Spread kindness

Image with white background and yellow and blue text that reads: "Take the hashtag kindness counts challenge."

Be an influencer of kindness by leading by example and spreading positivity to your followers. A poll on Autism Speaks social media pages showed that 90 percent of people on the spectrum and their loved ones said they experienced bullying or negativity. View a Spanish language version of this page.

How to take the challenge:  

  1. Write or film a kind and uplifting message to your followers on social media. There is no wrong way to be kind, make the challenge your own. 
  2. Post it and tag @autismspeaks and three of your friends and nominate them to post kind messages of their own.  
  3. Watch the kindness and positivity that you sparked, spread!  

The goal of the #KindnessCounts challenge is to make our online and offline worlds kinder and more inclusive and to increase acceptance of autistic people and their families. Any acts of kindness, big or small, can make an impact in the lives of others.

Kindness Social Media graphics

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    Suggested social media messages:

    • Join me and help create a kinder world for people with autism. Join the #KindnessCounts movement at autismspeaks.org/kindness
    • Be kind…it’s that simple. #KindnessCounts Learn more about the Autism Speaks kindness challenge at autismspeaks.org/kindness
    • #KindnessCounts We could all use a bit more kindness in the world. Pledge to help create a kinder, more inclusive world at autismspeaks.org/kindness
    • Take the #KindnessCounts challenge and help create a more understanding and accepting world for people with autism. autismspeaks.org/kindness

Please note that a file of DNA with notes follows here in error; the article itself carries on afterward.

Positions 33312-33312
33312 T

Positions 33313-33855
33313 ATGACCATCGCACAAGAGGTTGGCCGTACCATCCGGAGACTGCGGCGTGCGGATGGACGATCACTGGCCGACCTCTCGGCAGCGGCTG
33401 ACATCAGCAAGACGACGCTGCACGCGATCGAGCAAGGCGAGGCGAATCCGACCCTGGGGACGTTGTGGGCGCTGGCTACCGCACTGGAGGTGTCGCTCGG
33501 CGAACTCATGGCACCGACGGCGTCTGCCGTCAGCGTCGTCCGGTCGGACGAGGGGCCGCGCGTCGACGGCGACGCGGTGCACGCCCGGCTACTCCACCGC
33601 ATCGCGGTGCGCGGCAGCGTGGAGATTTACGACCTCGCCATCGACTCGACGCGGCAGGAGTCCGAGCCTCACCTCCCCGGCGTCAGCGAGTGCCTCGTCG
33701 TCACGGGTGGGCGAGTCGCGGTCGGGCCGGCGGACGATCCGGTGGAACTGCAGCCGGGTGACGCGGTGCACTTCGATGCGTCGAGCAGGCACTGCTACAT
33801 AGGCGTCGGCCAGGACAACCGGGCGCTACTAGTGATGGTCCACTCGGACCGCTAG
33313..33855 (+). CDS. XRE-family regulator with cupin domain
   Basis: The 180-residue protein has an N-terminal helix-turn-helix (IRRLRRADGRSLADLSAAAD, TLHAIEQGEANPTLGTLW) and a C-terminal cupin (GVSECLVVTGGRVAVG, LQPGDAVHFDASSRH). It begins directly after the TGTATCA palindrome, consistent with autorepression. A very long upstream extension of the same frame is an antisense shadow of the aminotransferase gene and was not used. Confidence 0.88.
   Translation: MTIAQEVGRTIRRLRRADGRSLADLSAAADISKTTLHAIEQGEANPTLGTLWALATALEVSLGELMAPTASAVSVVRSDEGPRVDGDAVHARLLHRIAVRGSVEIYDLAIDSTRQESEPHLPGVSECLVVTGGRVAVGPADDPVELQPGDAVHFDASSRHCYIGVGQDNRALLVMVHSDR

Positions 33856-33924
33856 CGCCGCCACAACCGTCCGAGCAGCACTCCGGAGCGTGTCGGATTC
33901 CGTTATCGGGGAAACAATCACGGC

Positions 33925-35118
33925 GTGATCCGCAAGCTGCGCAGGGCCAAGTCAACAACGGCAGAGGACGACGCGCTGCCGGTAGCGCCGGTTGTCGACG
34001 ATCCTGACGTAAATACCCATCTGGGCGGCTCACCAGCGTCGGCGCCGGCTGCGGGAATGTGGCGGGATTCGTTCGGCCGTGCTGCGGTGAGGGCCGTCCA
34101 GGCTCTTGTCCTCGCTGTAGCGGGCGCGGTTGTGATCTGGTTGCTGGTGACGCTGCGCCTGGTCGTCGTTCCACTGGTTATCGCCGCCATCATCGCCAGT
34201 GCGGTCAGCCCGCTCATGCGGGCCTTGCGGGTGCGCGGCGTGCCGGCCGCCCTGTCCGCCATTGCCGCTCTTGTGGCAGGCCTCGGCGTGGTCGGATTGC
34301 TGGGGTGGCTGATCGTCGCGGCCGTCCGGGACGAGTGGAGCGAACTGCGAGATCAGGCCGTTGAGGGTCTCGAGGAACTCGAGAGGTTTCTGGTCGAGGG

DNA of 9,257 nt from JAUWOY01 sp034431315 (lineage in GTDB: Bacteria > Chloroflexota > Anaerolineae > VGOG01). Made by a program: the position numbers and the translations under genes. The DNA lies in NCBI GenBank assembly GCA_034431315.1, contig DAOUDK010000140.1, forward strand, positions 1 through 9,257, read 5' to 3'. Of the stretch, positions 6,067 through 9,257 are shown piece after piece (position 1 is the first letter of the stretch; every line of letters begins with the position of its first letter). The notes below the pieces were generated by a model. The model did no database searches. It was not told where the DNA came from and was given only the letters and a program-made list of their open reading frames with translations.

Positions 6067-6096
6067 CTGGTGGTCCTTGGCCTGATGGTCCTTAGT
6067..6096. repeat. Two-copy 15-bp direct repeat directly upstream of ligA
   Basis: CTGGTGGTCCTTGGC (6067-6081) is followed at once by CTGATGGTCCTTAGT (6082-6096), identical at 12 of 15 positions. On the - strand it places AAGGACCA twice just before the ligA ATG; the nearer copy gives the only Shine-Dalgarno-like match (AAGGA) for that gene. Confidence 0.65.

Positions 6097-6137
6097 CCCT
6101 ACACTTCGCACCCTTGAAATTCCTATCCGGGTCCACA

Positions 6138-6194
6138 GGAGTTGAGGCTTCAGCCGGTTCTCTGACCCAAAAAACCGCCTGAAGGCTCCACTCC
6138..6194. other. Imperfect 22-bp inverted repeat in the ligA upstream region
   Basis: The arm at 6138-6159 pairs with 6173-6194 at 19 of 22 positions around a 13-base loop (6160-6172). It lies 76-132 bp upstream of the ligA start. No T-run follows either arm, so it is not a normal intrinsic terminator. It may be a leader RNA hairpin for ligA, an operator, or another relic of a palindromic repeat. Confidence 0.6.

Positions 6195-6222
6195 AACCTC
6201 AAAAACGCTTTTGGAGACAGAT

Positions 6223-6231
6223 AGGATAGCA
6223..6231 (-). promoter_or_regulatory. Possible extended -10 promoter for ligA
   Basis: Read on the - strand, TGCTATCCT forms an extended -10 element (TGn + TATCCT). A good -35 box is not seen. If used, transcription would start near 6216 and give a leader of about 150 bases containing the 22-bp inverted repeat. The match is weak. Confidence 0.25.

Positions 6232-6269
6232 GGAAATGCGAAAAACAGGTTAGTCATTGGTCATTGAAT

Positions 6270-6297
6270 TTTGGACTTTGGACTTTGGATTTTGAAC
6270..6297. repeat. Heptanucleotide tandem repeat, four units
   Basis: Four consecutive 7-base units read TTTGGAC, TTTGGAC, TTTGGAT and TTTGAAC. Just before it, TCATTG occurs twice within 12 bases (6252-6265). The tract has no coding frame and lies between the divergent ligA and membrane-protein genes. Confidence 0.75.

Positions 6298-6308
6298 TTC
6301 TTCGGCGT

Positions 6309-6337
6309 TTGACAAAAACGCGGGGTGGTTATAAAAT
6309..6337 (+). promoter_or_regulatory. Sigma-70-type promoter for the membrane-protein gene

“Kindness is…”

    • Kindness is being inclusive of everyone, regardless of your differences. autismspeaks.org/kindness
    • Kindness is understanding that not everyone experiences the world the same way you do. autismspeaks.org/kindness
    • Kindness is seeing the value in all people. autismspeaks.org/kindness
    • Kindness is not judging someone who flaps their hands when they get excited. autismspeaks.org/kindness
    • Kindness is not staring when someone’s child is having a hard time in public but instead asking if they need help. autismspeaks.org/kindness
    • Kindness is focusing on someone’s ability, instead of their disability. autismspeaks.org/kindness
    • Kindness is keeping an open mind if someone doesn’t seem to like eye contact. autismspeaks.org/kindness
    • Kindness is addressing someone with a disability as well as their caregiver. autismspeaks.org/kindness
    • Kindness is inviting someone into your group when you see they are by themselves. autismspeaks.org/kindness

    We asked some autistic self-advocates what kindness means to them. This is what they had to say:


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